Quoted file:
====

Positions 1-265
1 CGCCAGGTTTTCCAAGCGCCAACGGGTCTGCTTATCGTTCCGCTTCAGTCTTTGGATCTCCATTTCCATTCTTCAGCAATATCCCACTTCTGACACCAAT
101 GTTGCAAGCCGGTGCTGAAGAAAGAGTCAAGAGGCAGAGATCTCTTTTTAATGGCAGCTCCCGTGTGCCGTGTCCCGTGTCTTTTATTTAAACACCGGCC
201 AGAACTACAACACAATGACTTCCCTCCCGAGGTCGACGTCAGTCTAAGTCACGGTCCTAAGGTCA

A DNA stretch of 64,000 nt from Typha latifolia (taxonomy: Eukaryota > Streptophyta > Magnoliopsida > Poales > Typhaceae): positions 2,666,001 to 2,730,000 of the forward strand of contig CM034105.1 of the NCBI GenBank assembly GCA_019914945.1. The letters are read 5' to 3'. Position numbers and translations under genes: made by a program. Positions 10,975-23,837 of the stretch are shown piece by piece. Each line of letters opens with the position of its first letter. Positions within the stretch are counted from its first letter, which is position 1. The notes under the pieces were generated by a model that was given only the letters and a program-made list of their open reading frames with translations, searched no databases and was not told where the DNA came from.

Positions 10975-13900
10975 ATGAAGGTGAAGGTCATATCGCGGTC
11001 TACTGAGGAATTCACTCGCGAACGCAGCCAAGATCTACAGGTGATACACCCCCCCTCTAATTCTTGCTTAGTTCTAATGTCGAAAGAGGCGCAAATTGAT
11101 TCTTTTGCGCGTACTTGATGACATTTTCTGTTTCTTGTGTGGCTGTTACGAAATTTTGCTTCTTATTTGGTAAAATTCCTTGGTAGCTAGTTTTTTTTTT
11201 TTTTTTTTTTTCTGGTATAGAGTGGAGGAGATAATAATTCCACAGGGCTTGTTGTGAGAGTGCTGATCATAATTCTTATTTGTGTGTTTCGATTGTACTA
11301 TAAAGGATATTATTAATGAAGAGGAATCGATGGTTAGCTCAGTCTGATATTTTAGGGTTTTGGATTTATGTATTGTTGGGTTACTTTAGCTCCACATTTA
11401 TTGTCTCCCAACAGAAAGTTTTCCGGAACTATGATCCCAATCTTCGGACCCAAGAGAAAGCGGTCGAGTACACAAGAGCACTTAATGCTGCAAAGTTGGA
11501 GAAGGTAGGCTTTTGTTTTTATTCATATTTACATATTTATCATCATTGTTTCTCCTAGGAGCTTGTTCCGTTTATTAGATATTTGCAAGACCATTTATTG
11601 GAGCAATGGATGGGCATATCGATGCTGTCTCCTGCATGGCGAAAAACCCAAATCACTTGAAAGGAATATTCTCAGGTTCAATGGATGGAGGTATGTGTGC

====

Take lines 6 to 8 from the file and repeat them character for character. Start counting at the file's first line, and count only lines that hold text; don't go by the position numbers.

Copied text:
Positions 10975-13900
10975 ATGAAGGTGAAGGTCATATCGCGGTC
11001 TACTGAGGAATTCACTCGCGAACGCAGCCAAGATCTACAGGTGATACACCCCCCCTCTAATTCTTGCTTAGTTCTAATGTCGAAAGAGGCGCAAATTGAT